COMPTON (CNS) - An ex-con was sentenced today to 110 years to life in state prison for murdering a woman and two men in separate attacks over an eight-month span in an area where homeless were staying in the Rancho Dominguez area.
Tracy Walker, now 57, pleaded guilty Sept. 16 to three counts of murder for the slayings of Patricia Loeza, Kenneth Edward Jones and Cesar Mazariegos.
Walker also admitted he had a prior strike from 1993 for voluntary manslaughter, according to Deputy District Attorney Hilary Williams.
An affidavit obtained by the Los Angeles Times indicated that Walker told investigators that the victims were “predatory'' and that he had to give “every one of them a serious response to protect his safety as a homeless African-American transient.''
Loeza, 26, was found dead with stab wounds to her upper body in the 19000 block of South Susana Road on June 7, 2020.
Jones, 26, suffered blunt force trauma and been stabbed in the upper body and was discovered dead Jan. 15 in the 20000 block of South Santa Fe Avenue.
Mazariegos' body was discovered Feb. 9 on the east side of the Compton Creek near Del Amo Boulevard, on a dirt embankment near the location where the earlier two victims had been found, according to the sheriff's department. The 30-year-old man died of multiple sharp-force injuries, according to records from the coroner's office.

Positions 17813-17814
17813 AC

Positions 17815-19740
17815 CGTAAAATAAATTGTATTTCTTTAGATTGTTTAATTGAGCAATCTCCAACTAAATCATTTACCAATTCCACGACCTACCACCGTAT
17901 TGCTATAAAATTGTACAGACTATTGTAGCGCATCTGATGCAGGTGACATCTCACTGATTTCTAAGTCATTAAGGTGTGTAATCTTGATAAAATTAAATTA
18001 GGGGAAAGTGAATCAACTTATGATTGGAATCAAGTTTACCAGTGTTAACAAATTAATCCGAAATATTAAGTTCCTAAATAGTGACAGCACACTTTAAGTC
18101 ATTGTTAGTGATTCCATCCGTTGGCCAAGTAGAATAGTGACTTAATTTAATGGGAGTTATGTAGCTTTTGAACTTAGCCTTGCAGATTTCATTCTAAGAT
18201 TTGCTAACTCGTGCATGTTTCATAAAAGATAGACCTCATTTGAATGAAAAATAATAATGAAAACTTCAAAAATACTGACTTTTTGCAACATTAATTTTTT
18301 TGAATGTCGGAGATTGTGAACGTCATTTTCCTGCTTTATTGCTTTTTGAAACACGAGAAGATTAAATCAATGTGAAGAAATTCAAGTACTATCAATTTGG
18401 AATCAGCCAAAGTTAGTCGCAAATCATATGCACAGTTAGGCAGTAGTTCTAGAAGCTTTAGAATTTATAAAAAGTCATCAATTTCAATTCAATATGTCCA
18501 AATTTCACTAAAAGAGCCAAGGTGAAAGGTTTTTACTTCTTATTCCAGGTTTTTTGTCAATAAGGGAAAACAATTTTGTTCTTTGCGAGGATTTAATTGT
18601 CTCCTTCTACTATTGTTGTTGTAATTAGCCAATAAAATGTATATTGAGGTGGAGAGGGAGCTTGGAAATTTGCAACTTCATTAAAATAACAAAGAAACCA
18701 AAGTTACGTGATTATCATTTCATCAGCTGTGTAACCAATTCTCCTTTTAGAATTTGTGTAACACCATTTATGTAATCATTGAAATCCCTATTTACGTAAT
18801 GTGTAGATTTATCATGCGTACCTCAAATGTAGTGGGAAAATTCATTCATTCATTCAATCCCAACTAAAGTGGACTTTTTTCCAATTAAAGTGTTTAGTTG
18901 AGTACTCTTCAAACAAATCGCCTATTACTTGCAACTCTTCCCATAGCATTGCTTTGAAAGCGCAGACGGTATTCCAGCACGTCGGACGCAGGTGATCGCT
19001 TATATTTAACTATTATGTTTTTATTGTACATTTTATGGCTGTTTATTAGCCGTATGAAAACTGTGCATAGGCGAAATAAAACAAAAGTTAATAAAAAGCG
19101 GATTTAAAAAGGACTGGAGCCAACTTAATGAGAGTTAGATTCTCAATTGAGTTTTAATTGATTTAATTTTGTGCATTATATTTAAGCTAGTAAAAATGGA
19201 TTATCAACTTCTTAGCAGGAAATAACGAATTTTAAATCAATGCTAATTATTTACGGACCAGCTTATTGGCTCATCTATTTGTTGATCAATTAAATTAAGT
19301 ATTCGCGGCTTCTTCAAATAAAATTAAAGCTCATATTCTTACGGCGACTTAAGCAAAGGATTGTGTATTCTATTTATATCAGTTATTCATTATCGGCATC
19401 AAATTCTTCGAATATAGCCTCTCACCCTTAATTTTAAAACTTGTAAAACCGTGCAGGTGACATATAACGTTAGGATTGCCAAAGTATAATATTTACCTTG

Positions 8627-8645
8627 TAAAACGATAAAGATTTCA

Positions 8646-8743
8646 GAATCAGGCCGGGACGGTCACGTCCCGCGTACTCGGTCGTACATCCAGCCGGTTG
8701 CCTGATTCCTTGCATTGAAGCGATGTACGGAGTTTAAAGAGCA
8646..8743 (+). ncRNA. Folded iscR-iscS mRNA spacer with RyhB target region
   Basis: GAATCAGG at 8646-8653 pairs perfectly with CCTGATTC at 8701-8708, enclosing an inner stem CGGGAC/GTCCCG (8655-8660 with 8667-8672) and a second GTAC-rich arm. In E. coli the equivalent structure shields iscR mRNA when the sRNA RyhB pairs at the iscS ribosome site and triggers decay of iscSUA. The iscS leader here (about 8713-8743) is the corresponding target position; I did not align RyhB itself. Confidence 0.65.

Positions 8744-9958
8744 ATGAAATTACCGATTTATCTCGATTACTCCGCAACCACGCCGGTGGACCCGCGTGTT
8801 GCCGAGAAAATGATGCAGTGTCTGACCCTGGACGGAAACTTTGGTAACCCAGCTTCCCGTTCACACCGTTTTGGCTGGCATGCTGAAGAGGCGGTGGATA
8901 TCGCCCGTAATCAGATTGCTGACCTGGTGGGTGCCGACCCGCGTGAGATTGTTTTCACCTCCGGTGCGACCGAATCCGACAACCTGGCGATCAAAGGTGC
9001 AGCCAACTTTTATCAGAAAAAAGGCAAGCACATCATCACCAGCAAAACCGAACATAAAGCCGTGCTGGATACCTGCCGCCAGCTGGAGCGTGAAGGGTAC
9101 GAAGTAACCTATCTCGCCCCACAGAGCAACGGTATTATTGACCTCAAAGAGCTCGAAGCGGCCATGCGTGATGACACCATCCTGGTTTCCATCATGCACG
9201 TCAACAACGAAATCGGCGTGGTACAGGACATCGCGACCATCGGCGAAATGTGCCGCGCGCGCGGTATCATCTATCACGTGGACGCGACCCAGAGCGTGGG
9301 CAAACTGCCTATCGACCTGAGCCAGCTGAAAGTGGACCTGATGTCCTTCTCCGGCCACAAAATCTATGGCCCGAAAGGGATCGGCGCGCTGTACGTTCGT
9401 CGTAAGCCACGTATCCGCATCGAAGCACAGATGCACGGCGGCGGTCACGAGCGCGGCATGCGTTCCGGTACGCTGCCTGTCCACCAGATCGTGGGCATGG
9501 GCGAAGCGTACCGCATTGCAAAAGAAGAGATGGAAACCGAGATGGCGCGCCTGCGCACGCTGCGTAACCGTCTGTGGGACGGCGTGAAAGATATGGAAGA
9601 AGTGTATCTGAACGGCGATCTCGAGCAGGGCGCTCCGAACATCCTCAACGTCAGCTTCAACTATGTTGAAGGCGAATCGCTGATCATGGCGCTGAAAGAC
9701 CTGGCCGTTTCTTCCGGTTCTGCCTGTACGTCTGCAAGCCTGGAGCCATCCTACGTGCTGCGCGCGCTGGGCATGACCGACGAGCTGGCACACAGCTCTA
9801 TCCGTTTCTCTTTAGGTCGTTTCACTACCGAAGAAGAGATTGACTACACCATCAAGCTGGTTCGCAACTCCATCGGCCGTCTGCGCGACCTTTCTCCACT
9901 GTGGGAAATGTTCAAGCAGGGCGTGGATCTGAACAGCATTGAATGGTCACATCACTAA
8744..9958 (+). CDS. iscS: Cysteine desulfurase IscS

Walker was arrested two days later by the Los Angeles County Sheriff's Department and has remained in jail since then.
Mazariegos' cousin, Janet Hernandez, who had once competed in dance competitions with him, said that he “didn't deserve to die the way he died'' but that his death allowed authorities to “find the murderer.''
Mazariegos' mother, Celia, said Walker had taken away any hope she had of hugging her son and telling him how much she misses him, while his 13-year-old daughter wrote in a letter read in court that her father “died a painful death and we all have to accept that.''
Through tears, Loeza's mother, Julia Escudero, said, “I want to say to the defendant, `Why did you kill my daughter?' ... I want God to forgive him because I can't.''
Loeza's sister, Jasmin, said her sibling was “experiencing homelessness, but that's not who she was'' and called her a “good person'' who was loving and caring.
Speaking directly to the defendant, Keisha Grier called Jones a “bright young man'' and a new father who had “great hopes to be an artist'' and “didn't have to be on the streets.''
“Kenneth didn't deserve what happened to him,'' she said of her cousin's son. “You decided to go down the wrong path, not these people ... I hope everything that you have done does eat you up inside.''
Superior Court Judge Michael J. Shultz asked to see posters that included photos of the victims and thanked the victims' family members – some of whom wore T-shirts honoring their loved ones -- for sharing their stories.
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